work.  (This	is equivalent to "$human++", where human is a single
	   Han ideograph).

	   This	effectively means that your source code	behaves	as if it were
	   written in UTF-8 with "'use utf8"' in effect.  So even if your
	   editor only supports	Shift_JIS, for example,	you can	still try
	   examples in Chapter 15 of "Programming Perl,	3rd Ed.".

	   This	option is significantly	slower than the	other one.

       "no encoding;"
	   Unsets the script encoding. The layers of "STDIN", "STDOUT" are
	   reset to "":raw"" (the default unprocessed raw stream of bytes).

OPTIONS
   Setting "STDIN" and/or "STDOUT" individually
       The encodings of	"STDIN"	and "STDOUT" are individually settable by
       parameters to the pragma:

	use encoding 'euc-tw', STDIN =>	'greek'	 ...;

       In this case, you cannot	omit the first ENCNAME.	 "STDIN	=> undef"
       turns the I/O transcoding completely off	for that filehandle.

       When "${^UNICODE}" (available starting in v5.8.2) exists	and is non-
       zero, these options will	be completely ignored.	See ""${^UNICODE}"" in
       perlvar and ""-C"" in perlrun for details.

   The ":locale" sub-pragma
       Starting	in v5.8.6, the encoding	name may be ":locale".	This means
       that the	encoding is taken from the current locale, and not hard-coded
       by the pragma.  Since a script really can only be encoded in exactly
       one encoding, this option is dangerous.	It makes sense only if the
       script itself is	written	in ASCII, and all the possible locales that
       will be in use when the script is executed are supersets	of ASCII.
       That means that the script itself doesn't get changed, but the I/O
       handles have the	specified encoding added, and the operations like
       "chr" and "ord" use that	encoding.

       The logic of finding which locale ":locale" uses	is as follows:

       1.  If the platform supports the	"langinfo(CODESET)" interface, the
	   codeset returned is used as the default encoding for	the open
	   pragma.

       2.  If 1. didn't	work but we are	under the locale pragma, the
	   environment variables "LC_ALL" and "LANG" (in that order) are
	   matched for encodings (the part after ""."",	if any), and if	any
	   found, that is used as the default encoding for the open pragma.

       3.  If 1. and 2.	didn't work, the environment variables "LC_ALL"	and
	   "LANG" (in that order) are matched for anything looking like	UTF-8,
	   and if any found, ":utf8" is	used as	the default encoding for the
	   open	pragma.

       If your locale environment variables ("LC_ALL", "LC_CTYPE", "LANG")
       contain the strings 'UTF-8' or 'UTF8' (case-insensitive matching), the
       default encoding	of your	"STDIN", "STDOUT", and "STDERR", and of	any
       subsequent file open, is	UTF-8.

CAVEATS
   SIDE	EFFECTS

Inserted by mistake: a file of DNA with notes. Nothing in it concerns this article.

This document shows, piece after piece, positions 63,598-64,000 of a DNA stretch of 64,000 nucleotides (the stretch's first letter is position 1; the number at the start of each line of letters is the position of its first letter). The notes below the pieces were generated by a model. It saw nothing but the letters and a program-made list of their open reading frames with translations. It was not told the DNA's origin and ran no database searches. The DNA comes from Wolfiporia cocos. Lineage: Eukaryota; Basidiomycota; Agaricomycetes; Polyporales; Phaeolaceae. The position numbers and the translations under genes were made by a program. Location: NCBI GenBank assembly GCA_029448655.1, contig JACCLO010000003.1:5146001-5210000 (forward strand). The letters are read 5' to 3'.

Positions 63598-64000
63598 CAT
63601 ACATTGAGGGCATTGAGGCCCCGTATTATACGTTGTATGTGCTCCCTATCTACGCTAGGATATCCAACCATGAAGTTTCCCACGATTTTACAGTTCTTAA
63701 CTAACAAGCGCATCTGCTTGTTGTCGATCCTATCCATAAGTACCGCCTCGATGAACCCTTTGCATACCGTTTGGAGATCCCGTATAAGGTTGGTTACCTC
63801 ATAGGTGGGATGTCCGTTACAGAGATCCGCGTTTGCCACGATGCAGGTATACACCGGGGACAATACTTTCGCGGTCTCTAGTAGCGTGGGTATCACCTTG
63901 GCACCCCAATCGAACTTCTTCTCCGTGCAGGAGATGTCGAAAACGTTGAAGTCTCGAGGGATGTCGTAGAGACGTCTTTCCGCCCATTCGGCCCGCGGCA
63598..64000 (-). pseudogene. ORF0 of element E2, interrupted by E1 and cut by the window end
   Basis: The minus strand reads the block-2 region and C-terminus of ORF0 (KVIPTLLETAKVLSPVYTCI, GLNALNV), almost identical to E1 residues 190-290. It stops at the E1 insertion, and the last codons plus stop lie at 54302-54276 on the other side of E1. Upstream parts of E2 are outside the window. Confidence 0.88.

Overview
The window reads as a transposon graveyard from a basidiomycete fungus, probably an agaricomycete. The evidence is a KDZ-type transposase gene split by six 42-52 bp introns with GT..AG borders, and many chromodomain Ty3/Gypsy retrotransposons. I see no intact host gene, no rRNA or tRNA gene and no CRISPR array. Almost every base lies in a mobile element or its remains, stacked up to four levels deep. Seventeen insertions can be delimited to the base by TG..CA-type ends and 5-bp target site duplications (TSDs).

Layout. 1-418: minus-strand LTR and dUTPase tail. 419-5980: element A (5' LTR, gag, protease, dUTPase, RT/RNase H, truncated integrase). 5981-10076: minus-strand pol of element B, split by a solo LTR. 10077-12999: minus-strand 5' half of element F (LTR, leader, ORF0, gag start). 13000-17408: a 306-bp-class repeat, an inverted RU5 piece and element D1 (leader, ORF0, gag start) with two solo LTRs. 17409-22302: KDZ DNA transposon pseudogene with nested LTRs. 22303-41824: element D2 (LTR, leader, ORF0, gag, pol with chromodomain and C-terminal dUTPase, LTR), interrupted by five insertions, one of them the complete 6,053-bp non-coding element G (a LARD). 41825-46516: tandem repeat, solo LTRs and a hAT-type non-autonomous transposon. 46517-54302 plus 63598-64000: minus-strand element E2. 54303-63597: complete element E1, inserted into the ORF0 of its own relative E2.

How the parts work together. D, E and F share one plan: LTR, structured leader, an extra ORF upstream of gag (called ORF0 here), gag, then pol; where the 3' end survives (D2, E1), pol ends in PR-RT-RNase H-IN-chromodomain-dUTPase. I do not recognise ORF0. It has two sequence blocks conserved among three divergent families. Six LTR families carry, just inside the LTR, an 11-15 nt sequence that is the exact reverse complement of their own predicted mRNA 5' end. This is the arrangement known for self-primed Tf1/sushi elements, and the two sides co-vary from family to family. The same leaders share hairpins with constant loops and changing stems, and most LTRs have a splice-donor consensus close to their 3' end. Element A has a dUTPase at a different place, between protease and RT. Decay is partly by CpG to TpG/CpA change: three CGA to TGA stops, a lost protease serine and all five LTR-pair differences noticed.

o   If the "encoding" pragma is in scope	then the lengths returned are
	   calculated from the length of $/ in Unicode characters, which is
	   not always the same as the length of	$/ in the native encoding.

       o   Without this	pragma,	if strings operating under byte	semantics and
	   strings with	Unicode	character data are concatenated, the new
	   string will be created by decoding the byte strings as ISO 8859-1
	   (Latin-1).

	   The encoding	pragma changes this to use the specified encoding
	   instead.  For example:

	       use encoding 'utf8';
	       my $string = chr(20000);	# a Unicode string
	       utf8::encode($string);	# now it's a UTF-8 encoded byte	string
	       # concatenate with another Unicode string
	       print length($string . chr(20000));

	   Will	print 2, because $string is upgraded as	UTF-8.	Without	"use
	   encoding 'utf8';", it will print 4 instead, since $string is	three
	   octets when interpreted as Latin-1.

   DO NOT MIX MULTIPLE ENCODINGS
       Notice that only	literals (string or regular expression)	having only
       legacy code points are affected:	if you mix data	like this

	   \x{100}\xDF
	   \xDF\x{100}

       the data	is assumed to be in (Latin 1 and) Unicode, not in your native
       encoding.  In other words, this will match in "greek":

	   "\xDF" =~ /\x{3af}/

       but this	will not

	   "\xDF\x{100}" =~ /\x{3af}\x{100}/

       since the "\xDF"	(ISO 8859-7 GREEK SMALL	LETTER IOTA WITH TONOS)	on the
       left will not be	upgraded to "\x{3af}" (Unicode GREEK SMALL LETTER IOTA
       WITH TONOS) because of the "\x{100}" on the left.  You should not be
       mixing your legacy data and Unicode in the same string.

       This pragma also	affects	encoding of the	0x80..0xFF code	point range:
       normally	characters in that range are left as eight-bit bytes (unless
       they are	combined with characters with code points 0x100	or larger, in
       which case all characters need to become	UTF-8 encoded),	but if the
       "encoding" pragma is present, even the 0x80..0xFF range always gets
       UTF-8 encoded.

       After all, the best thing about this pragma is that you don't have to
       resort to \x{....} just to spell	your name in a native encoding.	 So
       feel free to put	your strings in	your encoding in quotes	and regexes.

   Prior to Perl v5.22
       The pragma was a	per script, not	a per block lexical.  Only the last
       "use encoding" or "no encoding" mattered, and it	affected the whole
       script.	However, the "no encoding" pragma was supported	and "use
       encoding" could appear as many times as you want	in a given script
       (though only the	last was effective).